Unless my arithmetic has gone as old as I am, what stares us in the face is a situation in Lagos State in which Christians constitute half of the population in which by 2015, Muslims would have spent 244 months as governors of OUR (it belongs to all of us, Christians and Muslims, as well as non-believers), and a Christian only 14. To expect us to go to the polls in 2015 and grant four/eight more years to Muslim candidates, bringing the totals to 292 or 340 months to 14 months, is the greatest sort of injustice anybody or group can ask another group to endure.

We will not accept it and we shall organize ourselves to fight this creeping institutionalization of inequity. This is not an anti-Muslim struggle; we appreciate the achievements credited to Governor Fashola. But, let nobody insult us by saying to us that we cannot find one Christian who can perform as well. What a man has done, another man can do or even better. Only God’s work cannot be surpassed.


“The future does not belong to those who are content with today…timid and fearful in the face of new ideas and projects”, Robert Kennedy, 1968.


If you plan to be a candidate for the 2015 elections, then, remember this. The 2015 is closer than you think. For a start, by the time you read this article, there will be only seventeen and a half months left to convince the electorate that you deserve their votes. For all candidate, but new ones especially, this is not a lot of time. However, you can pack a lot of work into the time available.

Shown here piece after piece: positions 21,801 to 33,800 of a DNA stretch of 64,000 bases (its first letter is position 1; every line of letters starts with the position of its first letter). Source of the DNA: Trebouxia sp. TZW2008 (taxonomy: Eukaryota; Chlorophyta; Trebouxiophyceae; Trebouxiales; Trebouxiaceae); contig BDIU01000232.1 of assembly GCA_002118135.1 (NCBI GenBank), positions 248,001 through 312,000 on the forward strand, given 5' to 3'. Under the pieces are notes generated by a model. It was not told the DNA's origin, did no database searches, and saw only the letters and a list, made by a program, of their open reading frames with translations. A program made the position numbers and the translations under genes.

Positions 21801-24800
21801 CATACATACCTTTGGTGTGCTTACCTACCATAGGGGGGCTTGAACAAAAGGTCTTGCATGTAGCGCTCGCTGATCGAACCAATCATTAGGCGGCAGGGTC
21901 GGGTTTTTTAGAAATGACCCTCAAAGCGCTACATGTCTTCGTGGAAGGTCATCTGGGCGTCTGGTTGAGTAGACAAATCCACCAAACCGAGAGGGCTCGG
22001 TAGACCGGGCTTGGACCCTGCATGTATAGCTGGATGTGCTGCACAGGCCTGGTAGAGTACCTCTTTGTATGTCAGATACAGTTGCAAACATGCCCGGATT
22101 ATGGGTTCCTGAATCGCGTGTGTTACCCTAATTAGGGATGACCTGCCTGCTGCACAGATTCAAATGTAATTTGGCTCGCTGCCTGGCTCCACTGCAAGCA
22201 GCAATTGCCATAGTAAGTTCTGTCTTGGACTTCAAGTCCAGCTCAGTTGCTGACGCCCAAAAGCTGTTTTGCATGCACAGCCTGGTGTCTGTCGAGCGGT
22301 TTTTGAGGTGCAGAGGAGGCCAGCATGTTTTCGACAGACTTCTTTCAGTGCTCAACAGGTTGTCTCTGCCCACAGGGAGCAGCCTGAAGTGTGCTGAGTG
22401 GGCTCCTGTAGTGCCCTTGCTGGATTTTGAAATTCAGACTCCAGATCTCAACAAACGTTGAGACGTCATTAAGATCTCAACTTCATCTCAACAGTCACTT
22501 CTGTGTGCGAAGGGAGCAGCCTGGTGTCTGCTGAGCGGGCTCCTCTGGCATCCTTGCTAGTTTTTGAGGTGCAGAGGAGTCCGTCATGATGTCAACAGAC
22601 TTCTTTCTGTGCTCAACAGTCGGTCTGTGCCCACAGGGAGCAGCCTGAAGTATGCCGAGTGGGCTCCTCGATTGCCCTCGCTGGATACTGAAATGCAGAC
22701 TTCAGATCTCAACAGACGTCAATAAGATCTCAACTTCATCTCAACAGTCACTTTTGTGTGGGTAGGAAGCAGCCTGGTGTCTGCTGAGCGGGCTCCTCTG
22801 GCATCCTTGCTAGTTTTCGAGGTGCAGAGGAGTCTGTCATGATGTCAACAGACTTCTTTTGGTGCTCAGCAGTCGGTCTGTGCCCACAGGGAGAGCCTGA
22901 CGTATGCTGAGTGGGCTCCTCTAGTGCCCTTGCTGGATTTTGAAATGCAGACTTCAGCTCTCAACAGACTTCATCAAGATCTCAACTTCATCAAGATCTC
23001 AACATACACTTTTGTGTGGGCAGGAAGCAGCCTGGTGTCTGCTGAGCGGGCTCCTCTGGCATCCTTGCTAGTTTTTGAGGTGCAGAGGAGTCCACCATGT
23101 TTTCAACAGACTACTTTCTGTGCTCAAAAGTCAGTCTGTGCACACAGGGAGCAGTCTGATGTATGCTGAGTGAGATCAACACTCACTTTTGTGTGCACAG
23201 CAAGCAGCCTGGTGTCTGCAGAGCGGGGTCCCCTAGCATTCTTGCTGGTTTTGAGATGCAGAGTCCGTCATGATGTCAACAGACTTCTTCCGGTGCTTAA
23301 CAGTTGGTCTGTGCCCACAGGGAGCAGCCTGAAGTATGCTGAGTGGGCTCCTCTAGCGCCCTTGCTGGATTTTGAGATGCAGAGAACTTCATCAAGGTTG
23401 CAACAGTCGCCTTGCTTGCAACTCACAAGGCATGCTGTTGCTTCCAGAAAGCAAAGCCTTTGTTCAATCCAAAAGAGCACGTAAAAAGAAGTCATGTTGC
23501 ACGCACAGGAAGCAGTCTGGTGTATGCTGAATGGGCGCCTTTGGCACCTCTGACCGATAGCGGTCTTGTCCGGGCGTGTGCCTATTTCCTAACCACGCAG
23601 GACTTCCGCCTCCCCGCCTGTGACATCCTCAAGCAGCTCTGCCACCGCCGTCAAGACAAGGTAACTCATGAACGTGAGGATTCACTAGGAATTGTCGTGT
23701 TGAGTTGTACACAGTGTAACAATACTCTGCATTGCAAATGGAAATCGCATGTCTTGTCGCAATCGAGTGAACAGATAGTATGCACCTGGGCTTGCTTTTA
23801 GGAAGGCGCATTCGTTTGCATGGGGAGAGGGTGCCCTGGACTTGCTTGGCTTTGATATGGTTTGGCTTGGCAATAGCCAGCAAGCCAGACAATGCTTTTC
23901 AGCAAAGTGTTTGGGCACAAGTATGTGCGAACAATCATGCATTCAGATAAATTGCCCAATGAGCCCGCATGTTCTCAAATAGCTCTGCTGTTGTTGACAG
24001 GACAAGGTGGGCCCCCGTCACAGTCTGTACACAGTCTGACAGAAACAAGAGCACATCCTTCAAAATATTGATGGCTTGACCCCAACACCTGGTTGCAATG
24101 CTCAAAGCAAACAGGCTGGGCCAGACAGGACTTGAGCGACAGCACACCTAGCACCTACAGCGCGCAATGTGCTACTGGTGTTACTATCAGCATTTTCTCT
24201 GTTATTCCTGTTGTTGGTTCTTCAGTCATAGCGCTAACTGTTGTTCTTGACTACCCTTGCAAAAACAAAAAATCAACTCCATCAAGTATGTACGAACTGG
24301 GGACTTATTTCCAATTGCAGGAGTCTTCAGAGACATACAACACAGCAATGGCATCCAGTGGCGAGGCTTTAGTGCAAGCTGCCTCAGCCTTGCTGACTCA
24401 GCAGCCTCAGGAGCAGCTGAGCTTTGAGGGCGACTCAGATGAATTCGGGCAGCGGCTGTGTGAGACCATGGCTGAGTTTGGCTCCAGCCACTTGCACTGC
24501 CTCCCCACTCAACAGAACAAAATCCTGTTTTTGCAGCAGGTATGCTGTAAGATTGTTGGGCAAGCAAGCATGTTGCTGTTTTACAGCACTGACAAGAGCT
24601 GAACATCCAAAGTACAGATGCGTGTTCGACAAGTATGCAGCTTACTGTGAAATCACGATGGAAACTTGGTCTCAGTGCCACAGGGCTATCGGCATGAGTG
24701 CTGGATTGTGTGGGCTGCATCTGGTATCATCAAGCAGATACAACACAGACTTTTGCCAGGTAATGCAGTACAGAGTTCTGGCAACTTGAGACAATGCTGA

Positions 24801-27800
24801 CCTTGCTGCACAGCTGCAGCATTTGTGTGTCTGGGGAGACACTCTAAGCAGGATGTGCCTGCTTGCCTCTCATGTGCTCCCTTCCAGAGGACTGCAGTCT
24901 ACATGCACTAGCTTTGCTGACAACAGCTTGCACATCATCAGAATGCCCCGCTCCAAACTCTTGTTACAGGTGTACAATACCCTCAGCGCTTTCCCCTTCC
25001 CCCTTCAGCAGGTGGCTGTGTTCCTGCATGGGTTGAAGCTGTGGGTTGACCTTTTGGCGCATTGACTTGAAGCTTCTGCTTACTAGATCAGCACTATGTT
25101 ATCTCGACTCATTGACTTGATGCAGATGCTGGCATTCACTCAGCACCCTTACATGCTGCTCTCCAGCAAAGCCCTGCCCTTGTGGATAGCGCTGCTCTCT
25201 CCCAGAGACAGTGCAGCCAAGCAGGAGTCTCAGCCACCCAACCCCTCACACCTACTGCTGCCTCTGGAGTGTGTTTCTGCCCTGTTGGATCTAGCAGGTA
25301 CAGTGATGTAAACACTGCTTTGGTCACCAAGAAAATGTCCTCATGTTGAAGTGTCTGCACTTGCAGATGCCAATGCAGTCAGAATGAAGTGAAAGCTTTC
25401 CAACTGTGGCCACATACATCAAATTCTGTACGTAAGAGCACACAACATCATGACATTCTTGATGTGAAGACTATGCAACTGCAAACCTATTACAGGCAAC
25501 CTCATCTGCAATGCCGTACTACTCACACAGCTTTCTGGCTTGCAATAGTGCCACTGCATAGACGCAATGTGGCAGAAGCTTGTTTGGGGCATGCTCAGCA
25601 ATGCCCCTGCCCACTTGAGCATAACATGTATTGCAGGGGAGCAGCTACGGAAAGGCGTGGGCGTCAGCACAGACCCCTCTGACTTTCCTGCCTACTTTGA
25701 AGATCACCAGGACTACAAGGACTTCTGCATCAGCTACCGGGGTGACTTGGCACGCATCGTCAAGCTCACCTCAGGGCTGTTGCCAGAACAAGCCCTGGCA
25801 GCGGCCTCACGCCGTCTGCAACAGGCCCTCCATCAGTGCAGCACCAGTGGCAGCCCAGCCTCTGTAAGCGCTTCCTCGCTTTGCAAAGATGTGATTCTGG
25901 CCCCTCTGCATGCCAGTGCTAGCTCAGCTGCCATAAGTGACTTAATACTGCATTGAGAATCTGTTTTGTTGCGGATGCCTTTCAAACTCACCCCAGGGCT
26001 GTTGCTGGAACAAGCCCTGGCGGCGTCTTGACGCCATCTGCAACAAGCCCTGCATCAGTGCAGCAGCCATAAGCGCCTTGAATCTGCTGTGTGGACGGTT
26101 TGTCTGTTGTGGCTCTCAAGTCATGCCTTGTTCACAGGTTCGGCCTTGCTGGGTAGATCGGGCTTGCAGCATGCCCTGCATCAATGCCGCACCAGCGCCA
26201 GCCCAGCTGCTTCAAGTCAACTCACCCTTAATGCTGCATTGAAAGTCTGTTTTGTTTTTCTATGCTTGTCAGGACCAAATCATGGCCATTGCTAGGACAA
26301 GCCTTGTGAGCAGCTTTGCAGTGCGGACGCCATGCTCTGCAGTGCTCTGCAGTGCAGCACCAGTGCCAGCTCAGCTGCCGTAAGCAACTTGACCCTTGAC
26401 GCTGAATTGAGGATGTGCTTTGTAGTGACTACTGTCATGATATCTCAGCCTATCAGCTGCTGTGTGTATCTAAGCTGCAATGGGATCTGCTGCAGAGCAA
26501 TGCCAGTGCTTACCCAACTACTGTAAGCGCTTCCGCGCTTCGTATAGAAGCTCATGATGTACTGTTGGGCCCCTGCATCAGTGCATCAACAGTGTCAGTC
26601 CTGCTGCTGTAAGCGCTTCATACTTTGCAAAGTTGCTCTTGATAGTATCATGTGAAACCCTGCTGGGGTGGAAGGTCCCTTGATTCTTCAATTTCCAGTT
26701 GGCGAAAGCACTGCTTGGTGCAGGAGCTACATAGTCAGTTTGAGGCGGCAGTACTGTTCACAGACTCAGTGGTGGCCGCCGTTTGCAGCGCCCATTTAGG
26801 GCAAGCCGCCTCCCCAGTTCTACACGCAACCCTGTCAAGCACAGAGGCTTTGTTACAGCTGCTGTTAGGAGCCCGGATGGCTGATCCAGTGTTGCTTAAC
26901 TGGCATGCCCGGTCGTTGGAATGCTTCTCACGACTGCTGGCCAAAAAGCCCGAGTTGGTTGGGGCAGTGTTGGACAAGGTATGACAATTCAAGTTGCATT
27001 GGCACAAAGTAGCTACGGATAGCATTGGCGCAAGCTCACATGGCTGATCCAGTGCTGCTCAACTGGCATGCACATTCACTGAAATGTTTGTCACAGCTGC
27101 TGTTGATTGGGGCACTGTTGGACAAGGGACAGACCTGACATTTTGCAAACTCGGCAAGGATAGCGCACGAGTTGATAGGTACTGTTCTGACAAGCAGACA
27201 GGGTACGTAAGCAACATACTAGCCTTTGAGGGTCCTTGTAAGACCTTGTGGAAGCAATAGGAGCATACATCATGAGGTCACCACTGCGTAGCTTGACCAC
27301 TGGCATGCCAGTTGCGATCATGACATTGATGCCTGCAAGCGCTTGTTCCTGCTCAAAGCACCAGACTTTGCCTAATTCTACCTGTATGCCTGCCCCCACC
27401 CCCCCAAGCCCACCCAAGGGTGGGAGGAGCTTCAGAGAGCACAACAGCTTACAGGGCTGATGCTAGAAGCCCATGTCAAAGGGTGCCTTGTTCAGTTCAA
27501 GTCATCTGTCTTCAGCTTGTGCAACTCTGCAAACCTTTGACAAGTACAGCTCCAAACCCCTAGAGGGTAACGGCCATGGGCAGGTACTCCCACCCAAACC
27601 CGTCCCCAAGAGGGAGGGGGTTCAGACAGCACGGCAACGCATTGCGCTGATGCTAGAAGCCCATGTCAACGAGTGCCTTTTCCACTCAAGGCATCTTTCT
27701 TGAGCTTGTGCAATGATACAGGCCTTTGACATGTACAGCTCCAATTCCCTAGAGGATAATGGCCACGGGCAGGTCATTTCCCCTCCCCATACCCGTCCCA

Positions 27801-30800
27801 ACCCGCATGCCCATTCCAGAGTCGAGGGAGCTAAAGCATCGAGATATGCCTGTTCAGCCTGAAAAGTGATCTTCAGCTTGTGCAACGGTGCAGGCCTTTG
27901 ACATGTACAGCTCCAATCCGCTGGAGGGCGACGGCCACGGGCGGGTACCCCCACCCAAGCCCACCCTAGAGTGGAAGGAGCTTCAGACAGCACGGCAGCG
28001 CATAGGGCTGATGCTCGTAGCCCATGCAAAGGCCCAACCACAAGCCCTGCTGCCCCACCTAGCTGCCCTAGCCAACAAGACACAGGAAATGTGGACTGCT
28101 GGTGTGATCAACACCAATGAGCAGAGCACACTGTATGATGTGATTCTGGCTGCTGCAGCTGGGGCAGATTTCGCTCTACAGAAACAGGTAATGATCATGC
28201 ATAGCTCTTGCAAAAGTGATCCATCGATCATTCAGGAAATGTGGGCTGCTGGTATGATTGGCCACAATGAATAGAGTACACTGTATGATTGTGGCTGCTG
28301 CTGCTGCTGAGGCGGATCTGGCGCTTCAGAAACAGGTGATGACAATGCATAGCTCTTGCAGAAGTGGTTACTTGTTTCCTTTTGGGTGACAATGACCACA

Increasingly, the media will play a major role in the coming elections. There are two major things you must attend to immediately. They are: write a biography (even if you wrote one more than four years ago, write another one) focus on those aspects of your life history that are relevant to the position you seek; get a good Media Adviser/Consultant to drive your media strategy and operations and talk to him/her everyday.

In everything you do or say, avoid telling absolute lies. It is becoming increasingly difficult to get away with total falsehood about ones past in the world of ICT. Information which you left on record somewhere and with an organization might resurface to haunt you.

Most importantly, start now to build your campaign team and determine your approach to the coming campaign. Incidentally, while INEC regulations forbid campaigning now, it does not preclude organizing and grassroots activities aimed at getting positive recognition by the electorate in your constituency.

I wish you luck.